I often find that what actually works for CEOs and leadership teams is counterintuitive. What was thought to be smart isn’t. And what was thought to be dumb may actually be a good idea. This is why I emphasize to clients that all planning should be done with the team, tapping into the experience, expertise, and viewpoints that you already employ. And yes, I know, that this sounds counterintuitive for some of you high-energy, get ‘er done CEOs and leaders. However, this approach will actually speed up the execution effort, as you will already have buy-in from the leaders whose support you’ll need.
In strategic planning with teams, you should dedicate separate time for:
1. Strategic thinking time. This time is when you think about the business and create your winning moves and is part of your long-term business foundation.
2. Execution planning time. This is when you essentially figure out what to do and how to get it done.
Most often these two are accomplished in back-to-back days of annual or quarterly planning. What I’ve discovered in fast-growth teams is that by separating strategic thinking time from execution planning time your team members have more clarity on exactly what they are to achieve.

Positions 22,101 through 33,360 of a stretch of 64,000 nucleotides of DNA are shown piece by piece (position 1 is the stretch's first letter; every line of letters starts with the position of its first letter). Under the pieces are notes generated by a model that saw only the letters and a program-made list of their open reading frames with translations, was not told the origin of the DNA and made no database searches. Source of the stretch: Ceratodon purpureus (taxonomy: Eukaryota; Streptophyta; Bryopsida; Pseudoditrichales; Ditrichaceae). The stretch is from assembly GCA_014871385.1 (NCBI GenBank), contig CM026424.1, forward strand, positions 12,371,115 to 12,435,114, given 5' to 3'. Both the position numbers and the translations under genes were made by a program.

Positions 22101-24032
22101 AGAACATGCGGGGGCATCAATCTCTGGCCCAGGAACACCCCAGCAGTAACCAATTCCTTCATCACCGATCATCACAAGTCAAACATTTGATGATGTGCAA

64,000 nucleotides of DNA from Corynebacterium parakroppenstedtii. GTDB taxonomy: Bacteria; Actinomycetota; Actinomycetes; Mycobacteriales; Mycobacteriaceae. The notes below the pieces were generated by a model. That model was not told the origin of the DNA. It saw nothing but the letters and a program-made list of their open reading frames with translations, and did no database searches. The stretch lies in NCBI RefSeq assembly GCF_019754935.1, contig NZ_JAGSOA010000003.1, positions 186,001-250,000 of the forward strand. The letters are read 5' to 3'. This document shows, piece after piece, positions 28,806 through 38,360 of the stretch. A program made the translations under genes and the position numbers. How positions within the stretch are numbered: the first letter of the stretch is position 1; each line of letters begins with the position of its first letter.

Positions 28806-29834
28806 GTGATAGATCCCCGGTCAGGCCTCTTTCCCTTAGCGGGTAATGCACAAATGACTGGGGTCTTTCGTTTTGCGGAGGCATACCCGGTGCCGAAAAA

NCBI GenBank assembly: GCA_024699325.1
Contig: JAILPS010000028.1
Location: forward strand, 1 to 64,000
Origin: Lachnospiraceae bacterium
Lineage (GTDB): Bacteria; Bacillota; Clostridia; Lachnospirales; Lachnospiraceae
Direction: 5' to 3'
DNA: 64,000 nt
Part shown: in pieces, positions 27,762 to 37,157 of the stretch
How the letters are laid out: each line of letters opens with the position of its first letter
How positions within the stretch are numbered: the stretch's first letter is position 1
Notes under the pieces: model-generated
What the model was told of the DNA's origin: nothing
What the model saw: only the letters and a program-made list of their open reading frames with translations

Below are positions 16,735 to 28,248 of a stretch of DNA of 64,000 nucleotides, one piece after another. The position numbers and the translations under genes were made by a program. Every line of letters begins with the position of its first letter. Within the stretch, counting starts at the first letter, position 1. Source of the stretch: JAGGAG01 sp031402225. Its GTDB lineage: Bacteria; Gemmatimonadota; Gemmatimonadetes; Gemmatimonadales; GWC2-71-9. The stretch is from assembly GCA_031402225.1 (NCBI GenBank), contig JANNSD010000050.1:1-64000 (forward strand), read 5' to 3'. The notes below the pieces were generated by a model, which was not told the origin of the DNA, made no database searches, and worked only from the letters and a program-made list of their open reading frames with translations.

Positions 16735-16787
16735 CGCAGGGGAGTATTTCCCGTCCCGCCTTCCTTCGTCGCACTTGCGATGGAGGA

Completion of the above takes effort, discipline, and time - yet will still leave you short of the business goal line if you stop here. Once you’ve thought about your company and customers and developed winning moves, and then developed an execution plan to get you there, the next pitfall you have to watch out for is not sharing the plan often enough or with enough people. In Rhythm® we create a visual dashboard that all members can see and be accountable for weekly. This visibility helps you better prioritize over time, execute with less waste (time and material), and immunize your team against negativity.
Be honest with yourself. Have you ever made it to the end of a quarter (or year) only to discover that you fell short of a priority determined at the beginning of the period? Even good companies do, and great companies must be vigilant to overcome this treadmill of average. I’m more convinced than ever that you should incorporate a rhythm of 2-day quarterly planning as well as a 2-day annual planning discipline in order to really control your destiny by focusing your company-wide effort.